Washington, D.C. – Today, in celebration of Cesar Chavez Day, 12 farm workers, UFW Foundation Chief Executive Officer Diana Tellefson Torres, and United Farm Workers President Teresa Romero met at the White House with Secretary of Agriculture Tom Vilsack, Senior Advisor to the President Julie Chávez Rodríguez and Department of Labor Solicitor Seema Nanda. The farm workers traveled from California, Washington, Georgia, Michigan and Arizona, representing the nation’s largest agricultural states.
The farm worker delegation participated in a roundtable discussion on the issues affecting farm workers. The UFW and UFW Foundation members communicated their priority asks of the administration, including protecting immigrant workers from deportation, disaster relief funding for farm worker communities, additional funding for the Farm and Food Workers Relief (FFWR) Program, and stronger workplace protections for farm workers, including H-2A agricultural guest workers.
“On Cesar Chavez Day, we recognize that the mission of Cesar Chavez and the UFW is as urgent as ever,” said UFW President Teresa Romero. “Today – just as 60 years ago – we believe that the workers who feed America deserve better. And only by increasing worker power in the fields, orchards, farms, and vineyards of America can we build an agricultural economy that works for the workers and not just for the owners. We are grateful to have President Biden as a pro-union partner along with others in the Biden-Harris administration in improving the lives of farm workers.”
“Today and every day, we recognize the workers who toil tirelessly to put food on our tables,” said UFW Foundation Chief Executive Officer Diana Tellefson Torres. “Farm workers are the backbone of our nation’s food security and their hard work and dedication must be recognized. We thank the Biden Administration for their support of the men and women who are the unsung heroes of our food system, especially for creating the Farm and Food Workers Relief Program to provide pandemic relief for farm workers who sacrificed so much. That said, we must do more. Together, we can ensure farm workers have a voice, the support and protections they need to continue feeding our nation.”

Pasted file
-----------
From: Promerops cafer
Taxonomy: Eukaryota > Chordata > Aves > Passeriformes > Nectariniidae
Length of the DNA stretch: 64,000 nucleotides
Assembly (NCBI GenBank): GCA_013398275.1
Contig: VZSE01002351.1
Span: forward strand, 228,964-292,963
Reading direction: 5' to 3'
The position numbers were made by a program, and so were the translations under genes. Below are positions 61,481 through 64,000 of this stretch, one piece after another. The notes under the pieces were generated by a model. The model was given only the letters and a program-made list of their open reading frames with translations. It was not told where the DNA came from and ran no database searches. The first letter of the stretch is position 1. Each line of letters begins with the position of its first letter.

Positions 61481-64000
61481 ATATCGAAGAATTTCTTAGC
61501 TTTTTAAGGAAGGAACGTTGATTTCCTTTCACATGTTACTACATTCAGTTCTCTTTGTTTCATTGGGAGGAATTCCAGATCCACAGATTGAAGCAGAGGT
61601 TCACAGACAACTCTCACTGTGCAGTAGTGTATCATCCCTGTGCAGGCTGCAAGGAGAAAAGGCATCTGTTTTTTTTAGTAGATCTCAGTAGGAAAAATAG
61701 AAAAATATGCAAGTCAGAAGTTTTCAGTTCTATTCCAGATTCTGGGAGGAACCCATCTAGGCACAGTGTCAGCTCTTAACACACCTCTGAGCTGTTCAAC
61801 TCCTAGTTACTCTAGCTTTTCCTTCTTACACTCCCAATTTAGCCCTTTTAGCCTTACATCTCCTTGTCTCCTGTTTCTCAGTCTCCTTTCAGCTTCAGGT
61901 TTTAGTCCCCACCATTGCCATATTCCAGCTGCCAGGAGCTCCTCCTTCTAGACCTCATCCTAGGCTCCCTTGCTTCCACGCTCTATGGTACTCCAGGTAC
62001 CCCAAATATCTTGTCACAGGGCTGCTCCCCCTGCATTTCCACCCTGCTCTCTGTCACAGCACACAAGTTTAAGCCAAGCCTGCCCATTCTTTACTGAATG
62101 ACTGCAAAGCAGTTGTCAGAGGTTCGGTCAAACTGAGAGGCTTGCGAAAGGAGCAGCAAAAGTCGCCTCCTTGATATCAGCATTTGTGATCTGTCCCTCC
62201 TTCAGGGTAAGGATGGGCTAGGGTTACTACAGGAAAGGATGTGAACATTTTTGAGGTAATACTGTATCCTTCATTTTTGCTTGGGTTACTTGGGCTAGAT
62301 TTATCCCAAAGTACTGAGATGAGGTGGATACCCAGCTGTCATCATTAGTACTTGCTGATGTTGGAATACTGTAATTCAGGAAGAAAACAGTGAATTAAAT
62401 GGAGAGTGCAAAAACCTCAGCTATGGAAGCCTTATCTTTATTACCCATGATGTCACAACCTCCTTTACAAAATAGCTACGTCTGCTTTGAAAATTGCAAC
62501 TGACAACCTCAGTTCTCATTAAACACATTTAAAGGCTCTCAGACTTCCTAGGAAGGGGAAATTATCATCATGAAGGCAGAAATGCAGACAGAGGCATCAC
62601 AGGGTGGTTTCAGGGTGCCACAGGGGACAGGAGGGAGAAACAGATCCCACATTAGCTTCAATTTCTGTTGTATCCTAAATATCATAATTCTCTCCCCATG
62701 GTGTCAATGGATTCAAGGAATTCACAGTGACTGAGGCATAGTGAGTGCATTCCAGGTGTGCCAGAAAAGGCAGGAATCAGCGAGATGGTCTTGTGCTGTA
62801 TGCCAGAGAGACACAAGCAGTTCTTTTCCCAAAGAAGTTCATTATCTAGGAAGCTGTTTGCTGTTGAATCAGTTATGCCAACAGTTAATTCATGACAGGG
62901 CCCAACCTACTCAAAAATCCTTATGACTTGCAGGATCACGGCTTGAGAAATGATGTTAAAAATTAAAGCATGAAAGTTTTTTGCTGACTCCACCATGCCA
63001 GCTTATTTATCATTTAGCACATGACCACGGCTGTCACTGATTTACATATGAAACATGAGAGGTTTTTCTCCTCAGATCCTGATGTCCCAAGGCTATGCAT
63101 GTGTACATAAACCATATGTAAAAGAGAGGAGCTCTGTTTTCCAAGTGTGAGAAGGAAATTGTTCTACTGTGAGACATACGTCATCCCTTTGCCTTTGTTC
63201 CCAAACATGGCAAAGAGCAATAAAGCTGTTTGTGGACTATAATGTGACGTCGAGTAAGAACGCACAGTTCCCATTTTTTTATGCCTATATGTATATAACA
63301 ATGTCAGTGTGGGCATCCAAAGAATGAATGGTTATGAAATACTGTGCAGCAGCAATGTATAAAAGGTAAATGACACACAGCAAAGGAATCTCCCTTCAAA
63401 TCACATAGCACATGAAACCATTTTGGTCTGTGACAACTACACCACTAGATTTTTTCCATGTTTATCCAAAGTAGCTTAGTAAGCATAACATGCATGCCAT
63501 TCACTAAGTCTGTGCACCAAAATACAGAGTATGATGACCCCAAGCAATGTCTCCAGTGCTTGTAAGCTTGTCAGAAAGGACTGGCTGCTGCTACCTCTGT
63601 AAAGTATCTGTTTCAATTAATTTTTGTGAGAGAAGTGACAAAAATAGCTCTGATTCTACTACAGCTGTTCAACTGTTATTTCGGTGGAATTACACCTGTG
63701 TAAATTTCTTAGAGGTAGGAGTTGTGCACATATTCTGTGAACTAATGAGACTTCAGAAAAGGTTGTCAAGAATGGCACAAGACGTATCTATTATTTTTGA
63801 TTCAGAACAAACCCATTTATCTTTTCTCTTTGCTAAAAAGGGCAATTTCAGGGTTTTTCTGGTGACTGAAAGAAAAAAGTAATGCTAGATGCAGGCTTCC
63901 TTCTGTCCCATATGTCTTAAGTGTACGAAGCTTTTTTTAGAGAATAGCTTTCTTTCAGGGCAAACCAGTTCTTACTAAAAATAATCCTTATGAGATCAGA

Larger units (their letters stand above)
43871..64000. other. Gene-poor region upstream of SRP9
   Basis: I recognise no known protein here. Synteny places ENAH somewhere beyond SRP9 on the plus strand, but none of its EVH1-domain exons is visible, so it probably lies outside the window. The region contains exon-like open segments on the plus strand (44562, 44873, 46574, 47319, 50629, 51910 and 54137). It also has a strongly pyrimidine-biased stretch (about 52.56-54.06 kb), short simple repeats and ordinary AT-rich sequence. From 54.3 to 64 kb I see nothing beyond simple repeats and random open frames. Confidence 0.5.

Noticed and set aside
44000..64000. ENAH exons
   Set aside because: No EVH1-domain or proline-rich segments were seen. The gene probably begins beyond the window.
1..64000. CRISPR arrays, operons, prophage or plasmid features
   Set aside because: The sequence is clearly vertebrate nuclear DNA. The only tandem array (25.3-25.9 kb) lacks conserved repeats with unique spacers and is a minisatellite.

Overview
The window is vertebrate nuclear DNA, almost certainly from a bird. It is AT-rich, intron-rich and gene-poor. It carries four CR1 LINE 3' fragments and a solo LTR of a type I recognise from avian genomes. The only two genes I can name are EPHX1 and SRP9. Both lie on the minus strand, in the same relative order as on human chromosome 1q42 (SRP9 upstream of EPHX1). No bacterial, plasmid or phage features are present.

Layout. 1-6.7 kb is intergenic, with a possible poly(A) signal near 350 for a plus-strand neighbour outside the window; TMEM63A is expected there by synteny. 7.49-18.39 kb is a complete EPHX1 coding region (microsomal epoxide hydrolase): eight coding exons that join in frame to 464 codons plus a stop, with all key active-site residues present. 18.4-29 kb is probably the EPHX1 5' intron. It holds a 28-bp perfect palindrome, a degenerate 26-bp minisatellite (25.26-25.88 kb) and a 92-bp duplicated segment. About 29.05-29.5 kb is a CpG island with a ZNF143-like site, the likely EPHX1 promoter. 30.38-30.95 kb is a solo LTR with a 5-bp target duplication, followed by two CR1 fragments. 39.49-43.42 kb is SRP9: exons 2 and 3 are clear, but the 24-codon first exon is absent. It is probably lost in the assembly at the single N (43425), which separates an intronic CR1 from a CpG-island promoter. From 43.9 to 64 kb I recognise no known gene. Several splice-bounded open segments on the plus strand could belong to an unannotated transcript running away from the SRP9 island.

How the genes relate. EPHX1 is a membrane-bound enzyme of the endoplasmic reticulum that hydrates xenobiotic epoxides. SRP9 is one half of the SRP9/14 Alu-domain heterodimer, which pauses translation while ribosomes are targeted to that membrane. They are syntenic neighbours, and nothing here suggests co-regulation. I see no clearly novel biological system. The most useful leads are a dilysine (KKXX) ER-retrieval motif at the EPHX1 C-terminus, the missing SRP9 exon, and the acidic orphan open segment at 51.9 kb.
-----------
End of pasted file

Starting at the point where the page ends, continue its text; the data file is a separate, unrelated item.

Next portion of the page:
“This meeting at the White House is an opportunity for us farm workers to represent our community and all the other farm workers who didn’t get the chance to be here today,” said Bryan Pantoja, a fourth-generation farm worker and college student from Georgia. “Farm workers are the backbone of our food system and we need to let our leaders know that we are counting on them to protect us from exploitation.That’s why we spoke to the Biden Administration about our struggles and what the administration can do to support us. This means not cutting farm worker wages but rather increasing our pay, enacting workplace protections, providing disaster relief, and ensuring that farm workers are treated with dignity and respect.”
“Not only do we need the President and Congress to understand that farm workers need better pay and better working conditions, but we also need support from the federal government during environmental disasters,” said Maria del Carmen Quintero, a farm worker from California who has worked in agriculture for 42 years. “Rainstorms, such as those we saw in California this year, and other climate disasters tremendously impact our ability to work and feed our families. Farm workers are on the frontline of the climate crisis, facing extreme conditions like heat, freezing temperatures, pesticide poisoning, and so much more. We need lawmakers to act on the best interest of the men and women that help put food on everyone’s tables.”